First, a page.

The city of Modesto once again is considering the closure of Modesto Municipal.
Or, could Dryden Park or Creekside be on the chopping block?
One of those options is in play, said Modesto’s interim deputy city manager, Brent Sinclair.
“It’s too early to tell. We’re really not close to making a decision,” Sinclair said Tuesday. “It’s a public process.”
The finance committee directed the city in May to prepare a report, an exploration targeting the potential closing of one of the city golf courses. That report will be presented for discussion on Sept. 28.
The golf advisory committee was briefed on the subject earlier this month.
“It was a shock to the board,” said Cathy Mendoza, executive director of The First Tee of Central Valley, which has adopted Muni as its home since the local chapter’s inception a decade ago. “We have been assured that the city will work with us on how Muni is repurposed.”
Muni, the nine-hole course routed on the site of the city’s first airport during the 1930s, has not exactly been a moneymaker in recent years. It’s been further hurt by the drought, though it’s still the home of The First Tee, three leagues, high school competition and other golf groups.
The First Tee assumed operation of the pro shop and management of Muni in 2011. Two months ago, it opened its irons-only practice range to complement the golf operation.
Here is our guess on the closure chances, via percentage, on the three courses:
▪ Creekside: Zero percent. Opened only for 20-plus years, Creekside arguably is in the best condition of the trio.
▪ Dryden: 10 percent. Dryden, built in large part by volunteers more than a half-century ago, is the other local 18-hole option. Its contract reportedly stipulates that the land reverts back to the Dryden family if it’s no longer used for golf.
Muni: 65 percent. There’s much sentimental value at Muni, where many local golfers learned the game. It affords the easiest walk of the city layouts, and its old-growth trees lend timeless appeal. The par 35 remains a better-than-decent challenge.
Trouble is, the drought has hurt those trees. Most of the water is saved for the greens and tee boxes, and it’s not uncommon to see another aging tree hit the brown turf.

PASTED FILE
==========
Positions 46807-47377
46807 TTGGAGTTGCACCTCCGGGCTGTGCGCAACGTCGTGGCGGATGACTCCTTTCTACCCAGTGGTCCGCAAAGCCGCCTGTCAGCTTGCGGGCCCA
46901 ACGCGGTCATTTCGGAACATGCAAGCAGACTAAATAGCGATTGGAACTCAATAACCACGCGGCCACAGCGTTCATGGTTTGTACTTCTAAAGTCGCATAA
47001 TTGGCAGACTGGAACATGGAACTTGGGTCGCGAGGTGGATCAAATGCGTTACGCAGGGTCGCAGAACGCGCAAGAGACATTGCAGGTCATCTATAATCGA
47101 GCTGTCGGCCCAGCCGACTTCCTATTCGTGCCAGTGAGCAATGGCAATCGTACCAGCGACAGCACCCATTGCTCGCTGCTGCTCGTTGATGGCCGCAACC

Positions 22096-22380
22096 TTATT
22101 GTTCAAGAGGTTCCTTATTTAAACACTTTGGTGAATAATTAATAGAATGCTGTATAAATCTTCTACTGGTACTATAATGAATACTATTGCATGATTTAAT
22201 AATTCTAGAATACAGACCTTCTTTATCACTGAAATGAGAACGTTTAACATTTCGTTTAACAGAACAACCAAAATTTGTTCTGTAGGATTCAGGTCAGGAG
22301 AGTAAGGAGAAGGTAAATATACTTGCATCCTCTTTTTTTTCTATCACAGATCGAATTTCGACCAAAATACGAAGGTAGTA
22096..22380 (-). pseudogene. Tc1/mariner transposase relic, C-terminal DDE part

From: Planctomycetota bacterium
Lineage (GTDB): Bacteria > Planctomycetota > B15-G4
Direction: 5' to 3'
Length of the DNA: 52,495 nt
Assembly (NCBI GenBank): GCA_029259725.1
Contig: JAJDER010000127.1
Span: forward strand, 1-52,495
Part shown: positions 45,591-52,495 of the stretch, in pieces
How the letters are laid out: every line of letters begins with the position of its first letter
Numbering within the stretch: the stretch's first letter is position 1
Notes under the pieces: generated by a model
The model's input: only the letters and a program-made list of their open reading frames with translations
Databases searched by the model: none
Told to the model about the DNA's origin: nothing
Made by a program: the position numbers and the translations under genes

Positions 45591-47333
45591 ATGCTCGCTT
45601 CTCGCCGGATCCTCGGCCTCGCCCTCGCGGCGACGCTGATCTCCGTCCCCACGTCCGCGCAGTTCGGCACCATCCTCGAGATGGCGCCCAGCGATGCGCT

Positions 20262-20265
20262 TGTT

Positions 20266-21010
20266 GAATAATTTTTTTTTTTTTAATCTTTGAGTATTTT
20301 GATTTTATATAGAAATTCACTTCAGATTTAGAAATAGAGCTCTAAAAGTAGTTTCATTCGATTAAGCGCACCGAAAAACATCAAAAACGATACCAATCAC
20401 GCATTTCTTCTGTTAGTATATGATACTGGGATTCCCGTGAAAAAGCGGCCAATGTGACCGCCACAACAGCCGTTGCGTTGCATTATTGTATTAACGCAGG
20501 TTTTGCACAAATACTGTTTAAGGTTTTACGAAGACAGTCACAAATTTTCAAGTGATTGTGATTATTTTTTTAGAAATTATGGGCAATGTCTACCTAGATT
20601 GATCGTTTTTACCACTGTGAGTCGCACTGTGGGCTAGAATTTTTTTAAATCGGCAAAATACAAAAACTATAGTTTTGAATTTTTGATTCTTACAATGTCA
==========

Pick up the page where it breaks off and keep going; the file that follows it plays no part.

One option surely to be discussed is to keep the three holes near the clubhouse for First Tee instruction and to convert the rest of the course to a park or facilities for volleyball, soccer, softball, etc. Another possibility is moving The First Tee to Creekside or Dryden.
It was a shock to the board. We have been assured that the city will work with us on how Muni is re-purposed.
Cathy Mendoza, local First Tee executive director
“If we have to move, we hope that the city will be open to our needs,” Mendoza said. “We know the city sees the value in our program. I think it’s important for us to hold onto the nine-hole course.”
Local golfers no doubt will discuss the pros and cons of the city’s future action.
“(The First Tee) is a program we want to continue and thrive,” Sinclair said. “Golf is not as popular as it’s been in the past. It’s reflected locally. And the drought has been a whopper.”
The Shag Bag – Ryan Thornberry’s golf experience took him around the world as a mini-tour player for eight years. Eventually, it led him back to his golf roots – River Oaks in Ceres. The Thornberry family finally purchased the 18-hole course and practice center from the Phipps family, the original owner, after months of negotiations. Robert and Gloria Hall of Ceres also are partners with the Thornberrys.
“It’s going to take a ton of work and a lot of time and sacrifice to bring it back to the condition it deserves,” Thornberry said. “We are going to be accountable for its needs.”
Besides golf, the Thornberrys hope to make the property more dual-purpose. There are plans to build a large amphitheater with lawn seating as well as the conversion of a warehouse into a venue for activities and weddings. Car shows on the driving range also are envisioned.
“River Oaks has a slightly different niche than say Del Rio or other high-end clubs, but it’s still relevant,” Thornberry said. “I think we’ll be holding it to a high standard.”
Repairs are underway. Even the charming rope tow, which assists golfers from the 18th green to the clubhouse, has been fixed. ...
Southern Methodist’s Bryson DeChambeau made history last weekend by winning the 115th U.S. Amateur. DeChambeau, a Clovis East High School graduate who scored his first par as a kid at Ripon’s Spring Creek CC, became the fifth player to win the NCAA individual title and U.S. Amateur in the same season. The list is impressive: Jack Nicklaus (1961), Phil Mickelson (1990), Tiger Woods (1996) and Ryan Moore (2004). DeChambeau, 21, overwhelmed Virginia’s Derek Bard 7 and 6 in the final at Olympia Fields (Ill). Remarkably, none of DeChambeau’s matches reached the 17th hole. ...
Coming up: The Love Modesto Tournament, a charity fundraiser, Saturday at Diablo Grande. ... St. Stanislaus Golf, the nine-hole course and practice center on Crows Landing Road, soon will become a program site for The First Tee of Central Valley. Instruction is set to begin Oct. 3, to be led by First Tee coach and program director John Griston. An open house will be held at St. Stanislaus on Sept. 19 at 9 a.m. Visit www.ststangolf.com or call Angel Padilla at 209-538-2828. ... Ben Johannes of Ceres (83-77 – 160) lost a playoff to Oakland’s Alexander Lin in the boys first flight of a Junior Tour of Northern California event last week at Cypress Lakes in Vacaville.